Written by: Karmella Haynes.
Megan Palmer joined the CSH synthetic biology course this year as an invited speaker. She is interested in understanding how synthetic biology research efforts are coordinating, diversifying, and how they are distributed. Exploring questions about the synthetic biology research landscape may enable us to predict the impact of the technology in the future. For instance, is the technology distributed broadly enough to provide equitable access to its benefits?
Another important aspect of responsible innovation is determining how and when to deploy an engineered organism into the public space. Should this be based on urgency and need, such as the synthetic biology-based platform to quickly produce bioengineered flu vaccines? Related to that, can safety risk be predicted in a way that protects public health and at the same time does not stymie beneficial research and innovation?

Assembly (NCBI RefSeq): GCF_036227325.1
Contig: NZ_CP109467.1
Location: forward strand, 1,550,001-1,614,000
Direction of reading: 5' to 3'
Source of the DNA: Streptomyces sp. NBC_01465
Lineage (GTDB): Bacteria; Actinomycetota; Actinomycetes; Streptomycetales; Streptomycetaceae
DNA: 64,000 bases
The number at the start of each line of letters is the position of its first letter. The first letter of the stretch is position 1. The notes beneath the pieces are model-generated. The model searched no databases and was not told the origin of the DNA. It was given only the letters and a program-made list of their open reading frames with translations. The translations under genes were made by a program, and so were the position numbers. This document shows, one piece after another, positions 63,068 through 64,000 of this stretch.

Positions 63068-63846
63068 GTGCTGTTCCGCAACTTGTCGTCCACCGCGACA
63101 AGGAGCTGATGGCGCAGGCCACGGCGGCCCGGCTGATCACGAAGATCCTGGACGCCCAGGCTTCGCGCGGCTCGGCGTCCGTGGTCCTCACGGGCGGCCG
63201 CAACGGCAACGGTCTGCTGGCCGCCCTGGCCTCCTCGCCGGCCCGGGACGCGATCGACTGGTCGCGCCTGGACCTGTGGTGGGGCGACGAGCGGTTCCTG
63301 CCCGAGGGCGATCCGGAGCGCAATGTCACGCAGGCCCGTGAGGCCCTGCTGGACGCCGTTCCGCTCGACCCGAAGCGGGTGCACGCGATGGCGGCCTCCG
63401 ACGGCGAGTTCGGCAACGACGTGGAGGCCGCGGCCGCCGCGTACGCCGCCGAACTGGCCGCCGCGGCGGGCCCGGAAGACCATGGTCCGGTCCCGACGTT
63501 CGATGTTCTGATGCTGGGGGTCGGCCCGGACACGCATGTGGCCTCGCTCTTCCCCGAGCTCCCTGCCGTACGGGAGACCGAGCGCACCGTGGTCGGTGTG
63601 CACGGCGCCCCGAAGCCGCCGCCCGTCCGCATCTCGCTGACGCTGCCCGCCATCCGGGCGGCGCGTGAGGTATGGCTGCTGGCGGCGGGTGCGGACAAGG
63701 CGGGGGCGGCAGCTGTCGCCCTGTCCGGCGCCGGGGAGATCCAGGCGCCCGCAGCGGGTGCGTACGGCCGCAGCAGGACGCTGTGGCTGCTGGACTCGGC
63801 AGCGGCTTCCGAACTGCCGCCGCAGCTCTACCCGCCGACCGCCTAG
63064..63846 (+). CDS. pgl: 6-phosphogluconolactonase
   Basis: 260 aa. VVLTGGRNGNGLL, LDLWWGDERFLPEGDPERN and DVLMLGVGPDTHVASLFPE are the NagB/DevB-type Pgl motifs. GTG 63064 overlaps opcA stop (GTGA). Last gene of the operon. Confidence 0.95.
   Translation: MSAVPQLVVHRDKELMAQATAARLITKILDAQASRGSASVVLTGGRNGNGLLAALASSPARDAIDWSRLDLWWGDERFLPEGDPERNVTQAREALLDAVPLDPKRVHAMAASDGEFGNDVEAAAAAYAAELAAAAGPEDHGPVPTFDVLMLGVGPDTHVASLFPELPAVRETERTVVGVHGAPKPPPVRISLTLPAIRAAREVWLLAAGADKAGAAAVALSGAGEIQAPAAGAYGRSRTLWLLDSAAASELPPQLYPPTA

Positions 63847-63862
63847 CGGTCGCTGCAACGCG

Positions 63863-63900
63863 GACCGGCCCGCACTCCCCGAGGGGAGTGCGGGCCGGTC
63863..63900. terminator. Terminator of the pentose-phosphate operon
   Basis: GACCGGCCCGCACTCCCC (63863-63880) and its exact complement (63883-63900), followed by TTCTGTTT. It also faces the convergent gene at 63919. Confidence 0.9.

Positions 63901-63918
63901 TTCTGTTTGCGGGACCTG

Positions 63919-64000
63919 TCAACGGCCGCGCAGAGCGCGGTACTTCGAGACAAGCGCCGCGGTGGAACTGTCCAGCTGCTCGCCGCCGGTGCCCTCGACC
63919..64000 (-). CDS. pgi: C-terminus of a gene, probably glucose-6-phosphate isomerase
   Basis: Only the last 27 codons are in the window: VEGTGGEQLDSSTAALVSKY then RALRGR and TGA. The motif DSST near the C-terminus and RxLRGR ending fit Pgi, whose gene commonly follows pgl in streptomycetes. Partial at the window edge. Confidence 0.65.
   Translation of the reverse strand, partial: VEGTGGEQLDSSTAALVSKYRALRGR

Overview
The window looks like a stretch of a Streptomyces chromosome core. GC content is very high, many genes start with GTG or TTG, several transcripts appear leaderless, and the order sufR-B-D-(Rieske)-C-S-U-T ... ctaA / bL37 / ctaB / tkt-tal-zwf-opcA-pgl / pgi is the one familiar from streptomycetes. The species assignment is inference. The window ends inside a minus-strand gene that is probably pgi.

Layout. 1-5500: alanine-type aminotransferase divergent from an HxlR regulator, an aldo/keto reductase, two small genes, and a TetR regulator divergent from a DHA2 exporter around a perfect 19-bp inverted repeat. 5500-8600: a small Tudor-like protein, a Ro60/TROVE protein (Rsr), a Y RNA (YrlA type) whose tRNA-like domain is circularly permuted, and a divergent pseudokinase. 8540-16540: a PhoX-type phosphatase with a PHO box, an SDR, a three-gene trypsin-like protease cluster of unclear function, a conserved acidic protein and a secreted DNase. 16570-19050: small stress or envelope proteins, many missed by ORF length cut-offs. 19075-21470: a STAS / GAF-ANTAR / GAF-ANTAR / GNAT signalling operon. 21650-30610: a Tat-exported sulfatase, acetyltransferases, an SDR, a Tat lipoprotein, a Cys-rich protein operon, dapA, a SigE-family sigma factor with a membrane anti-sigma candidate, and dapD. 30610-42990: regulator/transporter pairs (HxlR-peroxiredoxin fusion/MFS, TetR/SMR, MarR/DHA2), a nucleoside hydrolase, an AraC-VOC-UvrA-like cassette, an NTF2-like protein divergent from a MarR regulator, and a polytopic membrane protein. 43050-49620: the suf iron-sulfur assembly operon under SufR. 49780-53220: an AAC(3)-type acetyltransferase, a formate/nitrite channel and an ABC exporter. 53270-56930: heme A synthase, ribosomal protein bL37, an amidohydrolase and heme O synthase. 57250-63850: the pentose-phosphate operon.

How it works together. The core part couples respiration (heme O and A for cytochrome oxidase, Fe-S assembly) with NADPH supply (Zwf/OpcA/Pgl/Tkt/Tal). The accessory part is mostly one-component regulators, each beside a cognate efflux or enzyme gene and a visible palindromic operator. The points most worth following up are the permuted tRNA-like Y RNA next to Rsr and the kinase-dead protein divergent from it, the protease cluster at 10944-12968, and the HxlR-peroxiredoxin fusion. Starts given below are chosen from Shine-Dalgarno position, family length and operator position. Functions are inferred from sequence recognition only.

One of our CSH synthetic biology students from NIST pointed out that scientists need not fear that regulators are chomping at the bit to impose new regulations to control novel technologies. They are actually in favor of promoting regulations only when necessary.
The night included highly engaging dialogue, and many intriguing questions posed by both Megan and the audience.